My partner woke me up around 1:30 a.m. a week ago on August 9th to tell me a friend had texted: Another friend was not allowed to leave the theatre in Camden where he worked because hundreds of youths were tearing down scaffolding, arming themselves with metal pipes and marching from Camden to Chalk Farm and further along the route I like to walk home on a fine day. We spent the morning hours following Twitter and the news. Like many others, our first inclination was to label the rioters ‘kids’ and ‘chavs,’ Britain’s version of ‘trailer trash.’ It made perfect sense: media equipment and clothing seemed to be what they were after. This riot-shopping, as it looked in the footage of people checking the size of items of clothing, seemed to only have the aim of ‘pimping’ their lives. It didn’t look like it was for lack of basic necessities, just the lack of things a consumer society makes you crave. Things that you can’t imagine being able to afford.
My partner said, thinking of the areas worst hit and indeed areas not far from the McDonald’s at the end of the world, “If you don’t have something to worship or anything beautiful to believe in, God or otherwise, there is no hope.” Wretch 32, a rapper from the riot-wrecked area of Tottenham, said in an interview in the Evening Standard on 12 August, “When you’re from an estate, it’s everything … you don’t know there’s another world.” As the news begins to focus on the faces of the riots, they are of course not all children raised in government housing, but I can’t imagine the rioters were people who wanted to or had the ability to dream themselves out of whatever situation they were in.
England is a place of dreams for me. I like the rhythm of life, the ‘excuse me’ every time someone bumps into you, the pride in local agriculture, and of course, its rich literary history. Not to mention how rich in beauty I feel along the South Bank, in Queen Mary’s Gardens and on my walk to work past houses that look like ornamental cakes. The quaint Old World-ness of England travels well. Think of the royal wedding. Royals just don’t matter like they did when I was a child, and it’s not easy to untangle the media hype about this marriage from, say, any number of celebrity weddings. But when the wedding procession moved through London, I felt compelled to at least have a peek. Yes, I even got a little choked up. The spectacle of the commoner-turned-royal sharing tender looks in public with her new husband was sweet; the performative speech of the ceremony made me feel like something was really happening. At least for someone, life was about to change in a big way. Austerity Britain was put on hold. You couldn’t avoid the tabloid pleasure of Pippa Middleton’s bum.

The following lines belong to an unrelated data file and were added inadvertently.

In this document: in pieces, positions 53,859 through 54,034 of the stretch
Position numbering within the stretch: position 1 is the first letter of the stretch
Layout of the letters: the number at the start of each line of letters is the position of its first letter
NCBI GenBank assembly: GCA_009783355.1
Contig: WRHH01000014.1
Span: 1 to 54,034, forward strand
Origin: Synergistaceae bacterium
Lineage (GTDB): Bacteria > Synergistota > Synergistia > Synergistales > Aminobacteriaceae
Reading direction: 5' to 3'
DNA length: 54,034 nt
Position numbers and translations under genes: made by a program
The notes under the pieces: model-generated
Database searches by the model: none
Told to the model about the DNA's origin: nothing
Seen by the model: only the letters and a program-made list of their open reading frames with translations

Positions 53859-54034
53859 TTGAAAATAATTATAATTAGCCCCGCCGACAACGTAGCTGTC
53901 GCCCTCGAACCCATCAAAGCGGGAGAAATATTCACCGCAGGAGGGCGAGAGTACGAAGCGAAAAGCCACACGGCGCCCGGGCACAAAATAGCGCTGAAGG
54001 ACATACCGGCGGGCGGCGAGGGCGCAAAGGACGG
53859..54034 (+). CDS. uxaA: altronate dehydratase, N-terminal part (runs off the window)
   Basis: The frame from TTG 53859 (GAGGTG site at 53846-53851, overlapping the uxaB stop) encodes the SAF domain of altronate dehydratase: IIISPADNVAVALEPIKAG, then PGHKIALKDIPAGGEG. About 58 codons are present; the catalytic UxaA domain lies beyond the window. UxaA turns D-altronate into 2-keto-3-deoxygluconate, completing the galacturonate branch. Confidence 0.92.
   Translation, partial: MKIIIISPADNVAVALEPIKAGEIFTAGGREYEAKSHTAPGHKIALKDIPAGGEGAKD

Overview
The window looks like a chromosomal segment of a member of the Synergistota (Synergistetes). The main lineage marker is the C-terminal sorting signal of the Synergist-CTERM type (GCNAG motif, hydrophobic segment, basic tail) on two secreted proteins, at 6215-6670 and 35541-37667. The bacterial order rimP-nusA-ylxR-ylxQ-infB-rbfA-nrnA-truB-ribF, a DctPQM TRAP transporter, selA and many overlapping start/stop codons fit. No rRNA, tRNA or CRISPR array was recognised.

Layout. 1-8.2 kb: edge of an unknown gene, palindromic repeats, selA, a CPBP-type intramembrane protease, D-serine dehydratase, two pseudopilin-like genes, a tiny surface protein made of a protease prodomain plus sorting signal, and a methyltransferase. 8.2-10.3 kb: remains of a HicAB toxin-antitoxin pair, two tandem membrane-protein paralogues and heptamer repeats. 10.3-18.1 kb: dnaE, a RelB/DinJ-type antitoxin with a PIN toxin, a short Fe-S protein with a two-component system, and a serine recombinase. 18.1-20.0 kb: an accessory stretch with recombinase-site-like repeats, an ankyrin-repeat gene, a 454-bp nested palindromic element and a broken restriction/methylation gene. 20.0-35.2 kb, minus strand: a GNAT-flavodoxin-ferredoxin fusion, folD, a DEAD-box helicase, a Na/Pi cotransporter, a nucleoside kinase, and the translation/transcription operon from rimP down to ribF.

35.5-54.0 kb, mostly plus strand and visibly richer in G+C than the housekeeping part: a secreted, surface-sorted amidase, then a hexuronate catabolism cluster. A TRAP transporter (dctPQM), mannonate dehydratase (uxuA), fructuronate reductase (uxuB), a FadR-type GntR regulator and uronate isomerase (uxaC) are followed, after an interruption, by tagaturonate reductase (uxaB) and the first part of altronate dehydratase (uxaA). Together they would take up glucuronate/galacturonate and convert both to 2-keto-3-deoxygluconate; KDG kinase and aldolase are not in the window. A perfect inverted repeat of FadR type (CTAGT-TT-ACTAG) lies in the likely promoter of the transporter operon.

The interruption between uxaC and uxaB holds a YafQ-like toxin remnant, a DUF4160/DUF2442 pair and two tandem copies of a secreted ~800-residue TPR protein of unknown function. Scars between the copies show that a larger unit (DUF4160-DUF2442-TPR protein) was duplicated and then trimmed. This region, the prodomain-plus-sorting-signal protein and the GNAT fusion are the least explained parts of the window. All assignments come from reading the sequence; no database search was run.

The London Riots, like the 7/7 attacks and the South Central Riots, remind me that if it’s not one explosion, it’s another. I think of a friend in Karachi whose emails are at their most hilarious when she talks about unrest in the city. ‘Keep calm and carry on…and remember the absurdity of life,’ so to speak. I hear police sirens several times an hour every day since the riots began. But in my tidy, suburban London neighborhood, the only sign of riots was the Sainsbury’s supermarket closing around 6pm instead of 11pm. I’m glad that when I moved back to London in 2008, this time to make it my home for a while, I had tired of living in urban centers and really wanted to plant a garden.
I’m at that age, so I imagine what it would be like to raise a child in most areas I like to spend my time in. One grows to love one’s home, no matter what. But in so many areas of London, you must develop defense mechanisms to reconcile the aesthetics of hopelessness and neglect with your life’s aspirations. You’ll eventually laugh at brand-dissonance between the McDonald’s at the end of the world and the ads you see about the chain on TV, you’ll love the dry meat curry at the Pakistani restaurant. You’ll hang something lovely on your wall to forget the black mold and the thin walls. You get used to the lack of insulation in winter. Then, London’s luxuries – the public parks, the free access to museums, hidden histories and so on – can unfold. But how fragile these defenses when something explodes. As a foreigner, I can always tell myself that I am just visiting. That my true home, the one I carry in my mind, is verdant, the air is salty and the bark of seals sings me to sleep.
Saskia Vogel is a writer and Granta magazine’s publicist. Visit her at SaskiaVogel.com.
*Photo courtesy of tgeasland.